We were expecting the water to be warm, but it was cool and had a strong pull into the ocean. Earlier, the neighbours said that there had been a small shark sighted that morning and everyone had to get out of the water. It made me a bit nervous, and I kept looking around for a fin, while resisting the undertow. I saw a brown jellyfish, the size of a large bowl and that had me exit for the day. A late afternoon walk brought us to some great rock formations, some scuttling crabs that hurriedly dug holes (and some are way too big to think about), and a beautiful sunset.

On our return, we saw people sitting in readiness for a show of some kind. Apparently, the entertainment was a no-show, so they contacted two guys who played the previous night, and they stopped their fishing and put on a show. It was quite good, really, with mostly 70s soft rock/LA sound stuff. Lucky for us, we got a good seat.

The next morning I went for a walk to the beach and thought that this coastline was a lot like Aldinga, in South Australia, with the sandstone cliffs. In fact, I’m beginning to think most of Australia’s coastline e is sandstone. But this place has had a lot of erosion, creating pillars of rock and sand, along with familiar rock pools and exposed reef.

We had our morning café then strolled to the market, where clientele were selling their wares in stalls erected in the community gathering area. There are always pens for goats and horses and children who aren’t kept busy with this or the ocean are on the few items of play equipment.

This is a very relaxing campsite, with entertainment, a bar/café that can provide occasional internet and all the environmental features you’d get in Broome. The facilities are basic but very clean and the hot water in the shower is reliable. There are washing machines that work and the sites are shaded and large. There is the choice of powered or unpowered, but the unpowered seemed to have little shade.

Have a little adventure and come to Barn Hill, with your hat, sunscreen and fishing rod.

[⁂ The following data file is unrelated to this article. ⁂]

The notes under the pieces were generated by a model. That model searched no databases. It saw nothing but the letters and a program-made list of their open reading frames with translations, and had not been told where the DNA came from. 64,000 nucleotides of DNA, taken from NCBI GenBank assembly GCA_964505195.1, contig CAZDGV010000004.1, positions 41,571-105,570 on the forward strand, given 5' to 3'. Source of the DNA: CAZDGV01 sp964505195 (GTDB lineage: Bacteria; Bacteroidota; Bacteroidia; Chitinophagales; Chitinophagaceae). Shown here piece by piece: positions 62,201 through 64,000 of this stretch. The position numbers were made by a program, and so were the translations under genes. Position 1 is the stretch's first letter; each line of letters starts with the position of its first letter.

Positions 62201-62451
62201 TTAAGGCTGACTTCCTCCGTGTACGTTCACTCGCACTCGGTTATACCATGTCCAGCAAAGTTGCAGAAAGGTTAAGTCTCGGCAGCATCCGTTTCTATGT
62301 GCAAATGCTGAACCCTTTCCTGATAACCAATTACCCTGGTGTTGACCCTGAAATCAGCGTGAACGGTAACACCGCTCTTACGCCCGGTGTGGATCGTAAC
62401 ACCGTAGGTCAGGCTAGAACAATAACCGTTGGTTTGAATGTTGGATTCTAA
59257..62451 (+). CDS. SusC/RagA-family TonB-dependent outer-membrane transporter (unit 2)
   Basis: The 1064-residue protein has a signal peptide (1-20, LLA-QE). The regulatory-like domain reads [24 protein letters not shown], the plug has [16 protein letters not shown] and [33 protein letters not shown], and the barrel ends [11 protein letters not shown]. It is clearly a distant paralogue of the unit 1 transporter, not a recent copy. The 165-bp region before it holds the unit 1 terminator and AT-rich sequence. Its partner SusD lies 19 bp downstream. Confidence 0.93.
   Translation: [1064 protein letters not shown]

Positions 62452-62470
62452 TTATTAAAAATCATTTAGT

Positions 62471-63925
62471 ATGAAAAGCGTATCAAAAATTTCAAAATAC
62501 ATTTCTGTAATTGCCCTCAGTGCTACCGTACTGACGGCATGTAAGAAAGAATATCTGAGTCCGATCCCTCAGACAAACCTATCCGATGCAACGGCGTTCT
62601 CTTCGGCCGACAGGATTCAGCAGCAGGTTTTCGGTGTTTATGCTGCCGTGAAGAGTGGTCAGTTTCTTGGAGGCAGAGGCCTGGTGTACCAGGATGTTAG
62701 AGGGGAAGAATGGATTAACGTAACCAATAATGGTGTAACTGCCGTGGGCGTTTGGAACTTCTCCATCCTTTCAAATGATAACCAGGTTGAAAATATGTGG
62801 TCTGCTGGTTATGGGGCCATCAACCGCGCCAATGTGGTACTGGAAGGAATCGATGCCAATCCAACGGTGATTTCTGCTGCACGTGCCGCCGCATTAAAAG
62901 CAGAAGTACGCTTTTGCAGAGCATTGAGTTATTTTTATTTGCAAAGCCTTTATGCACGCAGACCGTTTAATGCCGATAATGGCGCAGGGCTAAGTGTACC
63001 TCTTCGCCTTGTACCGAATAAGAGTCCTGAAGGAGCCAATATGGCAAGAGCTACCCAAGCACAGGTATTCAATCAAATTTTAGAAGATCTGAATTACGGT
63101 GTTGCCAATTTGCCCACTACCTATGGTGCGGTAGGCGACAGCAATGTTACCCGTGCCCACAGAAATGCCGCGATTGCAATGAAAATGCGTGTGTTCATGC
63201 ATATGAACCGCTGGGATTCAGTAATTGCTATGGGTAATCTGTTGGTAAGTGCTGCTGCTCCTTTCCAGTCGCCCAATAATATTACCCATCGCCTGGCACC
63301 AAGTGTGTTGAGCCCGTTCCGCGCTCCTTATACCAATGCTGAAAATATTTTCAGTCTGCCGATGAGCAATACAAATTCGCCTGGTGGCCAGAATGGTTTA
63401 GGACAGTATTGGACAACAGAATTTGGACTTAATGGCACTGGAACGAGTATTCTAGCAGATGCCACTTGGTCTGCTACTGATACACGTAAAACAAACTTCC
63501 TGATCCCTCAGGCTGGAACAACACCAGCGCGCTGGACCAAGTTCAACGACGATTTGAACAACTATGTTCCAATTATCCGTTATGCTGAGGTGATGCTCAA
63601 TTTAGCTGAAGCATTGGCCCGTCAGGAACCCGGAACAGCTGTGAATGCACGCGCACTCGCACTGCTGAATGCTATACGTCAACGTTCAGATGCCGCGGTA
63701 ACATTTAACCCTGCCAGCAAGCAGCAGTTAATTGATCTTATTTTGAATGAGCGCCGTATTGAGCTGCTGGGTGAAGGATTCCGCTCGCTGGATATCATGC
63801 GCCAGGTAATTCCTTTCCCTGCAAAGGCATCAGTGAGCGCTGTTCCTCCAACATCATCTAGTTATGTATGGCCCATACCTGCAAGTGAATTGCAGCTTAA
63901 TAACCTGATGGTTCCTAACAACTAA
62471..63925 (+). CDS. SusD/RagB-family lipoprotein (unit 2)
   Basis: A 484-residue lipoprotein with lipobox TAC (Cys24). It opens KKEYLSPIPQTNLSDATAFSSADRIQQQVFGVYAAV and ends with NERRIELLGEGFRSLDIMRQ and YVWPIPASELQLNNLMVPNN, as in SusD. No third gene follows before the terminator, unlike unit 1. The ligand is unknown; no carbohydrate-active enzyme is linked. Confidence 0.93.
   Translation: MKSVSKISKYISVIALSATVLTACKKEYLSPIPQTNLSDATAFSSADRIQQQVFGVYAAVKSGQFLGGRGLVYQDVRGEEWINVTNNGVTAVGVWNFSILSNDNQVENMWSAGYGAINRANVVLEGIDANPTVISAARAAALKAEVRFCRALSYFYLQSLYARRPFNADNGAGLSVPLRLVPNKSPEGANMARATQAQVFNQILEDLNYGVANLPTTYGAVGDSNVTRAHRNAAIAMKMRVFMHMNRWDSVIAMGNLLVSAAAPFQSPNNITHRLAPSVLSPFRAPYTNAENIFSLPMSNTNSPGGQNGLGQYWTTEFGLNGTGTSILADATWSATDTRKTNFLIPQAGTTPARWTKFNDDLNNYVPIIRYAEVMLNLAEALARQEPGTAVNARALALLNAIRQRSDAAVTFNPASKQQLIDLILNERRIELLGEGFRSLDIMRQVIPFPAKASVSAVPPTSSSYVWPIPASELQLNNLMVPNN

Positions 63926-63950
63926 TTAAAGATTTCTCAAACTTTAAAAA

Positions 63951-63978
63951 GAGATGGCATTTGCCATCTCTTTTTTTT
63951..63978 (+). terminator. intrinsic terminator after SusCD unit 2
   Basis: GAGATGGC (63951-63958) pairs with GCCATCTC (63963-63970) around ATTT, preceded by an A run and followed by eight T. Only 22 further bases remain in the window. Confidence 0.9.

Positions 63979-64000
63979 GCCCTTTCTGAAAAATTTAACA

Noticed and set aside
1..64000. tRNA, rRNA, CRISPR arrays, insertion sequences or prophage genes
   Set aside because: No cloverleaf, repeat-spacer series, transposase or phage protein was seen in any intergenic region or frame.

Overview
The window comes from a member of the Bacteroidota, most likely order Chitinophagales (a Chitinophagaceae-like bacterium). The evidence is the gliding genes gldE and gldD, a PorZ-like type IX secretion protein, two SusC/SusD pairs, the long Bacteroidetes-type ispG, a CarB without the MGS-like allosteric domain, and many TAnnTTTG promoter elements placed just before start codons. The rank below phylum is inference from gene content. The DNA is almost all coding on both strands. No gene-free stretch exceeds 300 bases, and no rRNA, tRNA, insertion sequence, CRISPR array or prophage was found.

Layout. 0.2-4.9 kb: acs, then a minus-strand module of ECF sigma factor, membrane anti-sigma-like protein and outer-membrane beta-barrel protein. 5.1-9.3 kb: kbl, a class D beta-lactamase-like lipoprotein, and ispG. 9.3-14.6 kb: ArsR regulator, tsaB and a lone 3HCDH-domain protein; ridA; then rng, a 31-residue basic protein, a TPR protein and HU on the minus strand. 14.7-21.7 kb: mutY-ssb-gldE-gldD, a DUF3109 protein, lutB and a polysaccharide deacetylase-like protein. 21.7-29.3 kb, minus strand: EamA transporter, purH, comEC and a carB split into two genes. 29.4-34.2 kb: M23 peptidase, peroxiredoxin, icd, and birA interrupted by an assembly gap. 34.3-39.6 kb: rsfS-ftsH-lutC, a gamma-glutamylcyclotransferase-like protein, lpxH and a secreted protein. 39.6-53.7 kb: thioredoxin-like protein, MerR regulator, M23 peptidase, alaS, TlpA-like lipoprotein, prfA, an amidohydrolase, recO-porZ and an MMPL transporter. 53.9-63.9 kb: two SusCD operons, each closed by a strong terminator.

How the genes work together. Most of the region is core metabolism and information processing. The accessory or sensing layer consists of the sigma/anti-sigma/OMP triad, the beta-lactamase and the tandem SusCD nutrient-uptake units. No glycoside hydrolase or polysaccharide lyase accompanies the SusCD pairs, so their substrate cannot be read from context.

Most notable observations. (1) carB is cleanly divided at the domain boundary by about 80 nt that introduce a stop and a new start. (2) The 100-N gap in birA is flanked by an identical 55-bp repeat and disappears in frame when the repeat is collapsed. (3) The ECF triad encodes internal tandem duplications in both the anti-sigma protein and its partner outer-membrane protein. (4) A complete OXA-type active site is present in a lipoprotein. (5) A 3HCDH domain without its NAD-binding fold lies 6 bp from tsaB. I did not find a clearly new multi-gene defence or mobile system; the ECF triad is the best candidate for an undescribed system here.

Purnululu and the Bungle Bungles

About 4 hours from Kununurra, just over the NT/WA border,  is Purnululu National Park, in which sits the famous Bungle Bungle Range, or Bungle Bungles. The highway through the Kimberley Region is very good and picturesque, so the time passes easily. We stopped at Turkey Creek Roadhouse for a stretch and that had food and accommodation for those needing it.

The 1km road into Bungle Bungle Caravan Park was pretty corrugated and we set up on the large, unshaded block before quickly asking about the condition of the road into the National Park. We were pretty inexperienced 4×4 drivers and wanted to decide if we should be doing the $380pp tour instead. Encouragement and approval of our vehicle was not lacking and we made nervous plans for the following day, while the desert sunset brought an unexpected chill.

What an adventure! If you’re an avid off-roader you’d have given it an 8, I think, as those who’d just come off the Gibb River Road said it compared to that journey’s detour tracks. What are we talking about? 1.5 hours (53km) of heavily corrugated road on entry and exit, for which we lowered the psi to 25, and five river crossings not requiring a snorkel, but we weren’t stopping. Other corrugated sections of varying degree, making it a rattling good trip.

Don’t be deceived, the water came up to the top of the bonnet: straight down and straight back up again.

We followed the tour plan and, after calling in at the visitor centre to record our names and our pass, went south first, to Piccaninny Creek carpark to see the Domes and Cathedral Gorge. The former is what has made the Bungles famous in the late 1980s, when a film crew flew over it and  ‘discovered’ the beehive-shaped sandstone hills. Capturing the expanse of the range is very difficult with a standard lens, as you can see in the header photo.